Montgomery Township Schools
Research in the field of reading is dramatically clear on one point. Reading aloud to children is the single most important thing a parent can do to ensure reading success. A good read-aloud session includes the reading of a good story and some quality talk about the story. The following suggestions are meant to help parents generate a dialogue with their children about the books they read together.
§Read-aloud to your child at least once a day.
§Set aside regular reading times.
§Share in the choice of books. Allow your child to choose sometimes, while you choose a favorite at other times.
§Read with enthusiasm. Enjoy yourself.
§Occasionally choose books that are “over the head” of your child. Listening comprehension is much more developed in young learners than reading comprehension. More difficult books create an intellectual challenge.
§Don’t read above a child’s emotional level. Really scary books are not good choices for young children.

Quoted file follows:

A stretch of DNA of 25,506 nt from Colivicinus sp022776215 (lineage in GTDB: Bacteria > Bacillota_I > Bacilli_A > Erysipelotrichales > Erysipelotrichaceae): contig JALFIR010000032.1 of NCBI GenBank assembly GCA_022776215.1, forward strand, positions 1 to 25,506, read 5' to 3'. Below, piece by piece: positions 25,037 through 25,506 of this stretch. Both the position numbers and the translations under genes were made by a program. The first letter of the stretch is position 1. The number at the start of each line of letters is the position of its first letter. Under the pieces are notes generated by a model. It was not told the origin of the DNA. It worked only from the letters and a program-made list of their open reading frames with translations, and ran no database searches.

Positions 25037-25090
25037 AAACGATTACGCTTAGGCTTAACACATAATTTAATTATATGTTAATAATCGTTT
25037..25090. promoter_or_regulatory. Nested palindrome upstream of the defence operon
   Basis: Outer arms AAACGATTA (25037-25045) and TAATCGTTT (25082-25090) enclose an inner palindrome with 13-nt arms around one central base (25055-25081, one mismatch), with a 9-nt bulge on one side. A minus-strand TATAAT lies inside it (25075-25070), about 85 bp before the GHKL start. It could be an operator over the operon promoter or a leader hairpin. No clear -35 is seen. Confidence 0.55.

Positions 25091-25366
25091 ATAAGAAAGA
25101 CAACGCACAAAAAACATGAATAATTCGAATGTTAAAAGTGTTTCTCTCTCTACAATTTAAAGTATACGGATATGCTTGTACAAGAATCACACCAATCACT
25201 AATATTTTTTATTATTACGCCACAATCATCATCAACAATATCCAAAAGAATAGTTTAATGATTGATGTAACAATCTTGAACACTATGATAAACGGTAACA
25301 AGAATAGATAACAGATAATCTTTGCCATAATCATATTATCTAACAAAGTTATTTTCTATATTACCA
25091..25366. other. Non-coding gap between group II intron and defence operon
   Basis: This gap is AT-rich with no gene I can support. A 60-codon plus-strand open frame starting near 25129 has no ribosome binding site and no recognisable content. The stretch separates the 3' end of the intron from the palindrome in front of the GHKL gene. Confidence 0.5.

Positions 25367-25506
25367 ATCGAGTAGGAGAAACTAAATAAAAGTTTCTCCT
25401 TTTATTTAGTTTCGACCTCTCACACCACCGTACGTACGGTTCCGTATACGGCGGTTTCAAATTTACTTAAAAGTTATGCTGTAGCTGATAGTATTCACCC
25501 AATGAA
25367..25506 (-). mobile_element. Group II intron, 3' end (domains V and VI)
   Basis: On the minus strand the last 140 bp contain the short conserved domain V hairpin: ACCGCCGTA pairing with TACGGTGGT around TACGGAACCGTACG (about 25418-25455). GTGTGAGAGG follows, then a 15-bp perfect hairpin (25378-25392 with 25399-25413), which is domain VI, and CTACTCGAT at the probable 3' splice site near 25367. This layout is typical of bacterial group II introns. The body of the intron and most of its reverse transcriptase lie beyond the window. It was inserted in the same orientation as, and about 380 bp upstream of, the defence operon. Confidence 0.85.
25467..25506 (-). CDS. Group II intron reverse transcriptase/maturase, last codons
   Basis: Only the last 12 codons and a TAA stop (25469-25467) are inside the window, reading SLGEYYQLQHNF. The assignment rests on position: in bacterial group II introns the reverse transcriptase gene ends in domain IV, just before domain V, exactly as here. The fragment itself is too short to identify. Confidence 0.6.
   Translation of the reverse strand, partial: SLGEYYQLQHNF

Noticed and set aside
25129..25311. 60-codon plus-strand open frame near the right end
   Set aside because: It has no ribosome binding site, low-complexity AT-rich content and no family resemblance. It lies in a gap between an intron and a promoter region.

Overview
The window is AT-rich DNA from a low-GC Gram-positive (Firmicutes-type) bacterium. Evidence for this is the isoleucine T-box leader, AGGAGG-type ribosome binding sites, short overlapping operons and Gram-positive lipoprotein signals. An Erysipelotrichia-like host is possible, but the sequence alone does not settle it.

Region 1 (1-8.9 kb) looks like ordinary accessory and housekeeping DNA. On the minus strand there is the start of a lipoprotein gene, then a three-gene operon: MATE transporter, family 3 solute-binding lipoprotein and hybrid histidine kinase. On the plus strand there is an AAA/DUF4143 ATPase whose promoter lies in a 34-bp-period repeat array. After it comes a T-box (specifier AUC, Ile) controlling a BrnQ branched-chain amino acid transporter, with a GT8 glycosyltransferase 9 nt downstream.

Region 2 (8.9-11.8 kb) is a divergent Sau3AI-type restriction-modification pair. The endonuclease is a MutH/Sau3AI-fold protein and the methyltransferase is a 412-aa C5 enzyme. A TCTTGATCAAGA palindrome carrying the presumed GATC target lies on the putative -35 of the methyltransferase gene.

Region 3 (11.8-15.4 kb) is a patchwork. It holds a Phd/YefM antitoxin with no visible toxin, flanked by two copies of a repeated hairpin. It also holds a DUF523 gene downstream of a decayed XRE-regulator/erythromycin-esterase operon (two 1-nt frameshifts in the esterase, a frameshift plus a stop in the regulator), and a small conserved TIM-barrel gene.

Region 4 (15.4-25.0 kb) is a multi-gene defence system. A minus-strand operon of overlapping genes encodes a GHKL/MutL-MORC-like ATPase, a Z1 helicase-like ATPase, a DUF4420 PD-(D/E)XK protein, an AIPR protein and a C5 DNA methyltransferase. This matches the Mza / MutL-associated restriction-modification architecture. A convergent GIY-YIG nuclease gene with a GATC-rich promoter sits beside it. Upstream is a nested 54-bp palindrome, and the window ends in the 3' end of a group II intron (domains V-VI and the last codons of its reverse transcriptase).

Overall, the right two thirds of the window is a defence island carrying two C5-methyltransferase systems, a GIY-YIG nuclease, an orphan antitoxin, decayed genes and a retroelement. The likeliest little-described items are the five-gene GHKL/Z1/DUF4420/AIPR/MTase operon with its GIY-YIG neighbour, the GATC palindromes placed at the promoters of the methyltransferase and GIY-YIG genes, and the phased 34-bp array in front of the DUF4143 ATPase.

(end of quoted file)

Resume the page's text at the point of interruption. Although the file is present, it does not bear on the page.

§Fathers must make an extra effort to do some of the read-alouds.
§Keep reading to your child even after the child has become a fluent reader.
TALKING ABOUT STORIES
Before Reading –
1. Look at the title, cover pictures, title page.
2. Encourage your child to make predictions. What might the story be about? What might happen in the story?
During Reading –
1. Stop occasionally to check predictions. Is this what you thought would happen? Do we need to change our predictions? What new predictions can we make?
2. Don’t forget to talk about the pictures. In picture books, illustrations play a central role in telling the story. Talk about the illustrator’s style, the detail, the use of color.
3. Discuss meanings and connotations of unfamiliar words.
After Reading –
1. Ask questions that invite your child to talk. Avoid yes/no and one word answer questions.
2. Ask for feeling responses. How did the story make you feel? What did the story make you think about? What was your favorite part of the story?
3. Talk about the characters in the story. Talk about the major events. Compare characters to people you know. Compare events to things that have happened in your life.
4. Compare the story to other books you have read or movies or TV shows you have seen together.
Finally, listen to your child and respond to questions in a caring and genuine way. Enjoy read-aloud time. It can be among the most rewarding family experiences.